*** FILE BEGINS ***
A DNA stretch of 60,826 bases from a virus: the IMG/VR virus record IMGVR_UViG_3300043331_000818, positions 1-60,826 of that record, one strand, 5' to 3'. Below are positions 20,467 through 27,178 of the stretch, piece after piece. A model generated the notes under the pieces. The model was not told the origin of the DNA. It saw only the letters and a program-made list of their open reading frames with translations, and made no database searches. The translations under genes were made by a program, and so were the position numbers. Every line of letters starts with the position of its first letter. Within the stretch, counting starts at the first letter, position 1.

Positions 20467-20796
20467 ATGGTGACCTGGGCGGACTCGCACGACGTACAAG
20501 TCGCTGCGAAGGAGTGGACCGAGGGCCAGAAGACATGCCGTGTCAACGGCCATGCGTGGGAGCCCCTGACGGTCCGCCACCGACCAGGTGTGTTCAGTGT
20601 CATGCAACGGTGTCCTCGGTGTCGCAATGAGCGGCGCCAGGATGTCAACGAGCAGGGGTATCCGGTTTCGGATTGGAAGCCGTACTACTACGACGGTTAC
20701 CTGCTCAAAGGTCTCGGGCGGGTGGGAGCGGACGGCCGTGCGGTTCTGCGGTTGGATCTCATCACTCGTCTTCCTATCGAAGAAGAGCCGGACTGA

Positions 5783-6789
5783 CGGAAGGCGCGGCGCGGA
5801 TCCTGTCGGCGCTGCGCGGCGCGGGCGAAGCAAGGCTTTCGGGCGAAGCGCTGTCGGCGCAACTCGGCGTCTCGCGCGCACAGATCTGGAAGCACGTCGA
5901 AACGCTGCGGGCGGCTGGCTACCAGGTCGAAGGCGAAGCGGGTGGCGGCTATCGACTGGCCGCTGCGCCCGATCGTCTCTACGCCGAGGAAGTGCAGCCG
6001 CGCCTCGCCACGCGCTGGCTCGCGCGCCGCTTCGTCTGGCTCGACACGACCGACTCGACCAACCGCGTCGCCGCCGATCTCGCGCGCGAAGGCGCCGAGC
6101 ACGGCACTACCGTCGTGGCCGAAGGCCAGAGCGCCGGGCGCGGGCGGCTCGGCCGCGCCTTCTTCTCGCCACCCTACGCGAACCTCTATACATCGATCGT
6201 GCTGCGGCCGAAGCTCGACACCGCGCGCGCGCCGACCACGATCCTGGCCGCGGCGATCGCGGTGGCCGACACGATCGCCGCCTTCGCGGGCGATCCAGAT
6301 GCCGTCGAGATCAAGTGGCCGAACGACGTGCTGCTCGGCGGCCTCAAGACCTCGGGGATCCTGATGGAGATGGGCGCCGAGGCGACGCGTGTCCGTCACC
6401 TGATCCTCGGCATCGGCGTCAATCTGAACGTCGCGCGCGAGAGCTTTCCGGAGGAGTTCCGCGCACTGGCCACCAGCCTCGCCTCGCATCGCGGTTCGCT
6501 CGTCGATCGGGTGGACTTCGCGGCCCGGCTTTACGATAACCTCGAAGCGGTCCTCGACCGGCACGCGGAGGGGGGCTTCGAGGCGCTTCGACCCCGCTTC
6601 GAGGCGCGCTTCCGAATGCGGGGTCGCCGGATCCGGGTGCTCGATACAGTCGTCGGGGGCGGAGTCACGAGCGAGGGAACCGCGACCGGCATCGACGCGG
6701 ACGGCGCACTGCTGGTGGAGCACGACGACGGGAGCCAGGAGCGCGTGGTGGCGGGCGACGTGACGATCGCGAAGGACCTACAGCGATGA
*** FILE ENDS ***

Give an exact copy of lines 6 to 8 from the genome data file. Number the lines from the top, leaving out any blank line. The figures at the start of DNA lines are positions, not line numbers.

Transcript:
20701 CTGCTCAAAGGTCTCGGGCGGGTGGGAGCGGACGGCCGTGCGGTTCTGCGGTTGGATCTCATCACTCGTCTTCCTATCGAAGAAGAGCCGGACTGA

Positions 5783-6789
5783 CGGAAGGCGCGGCGCGGA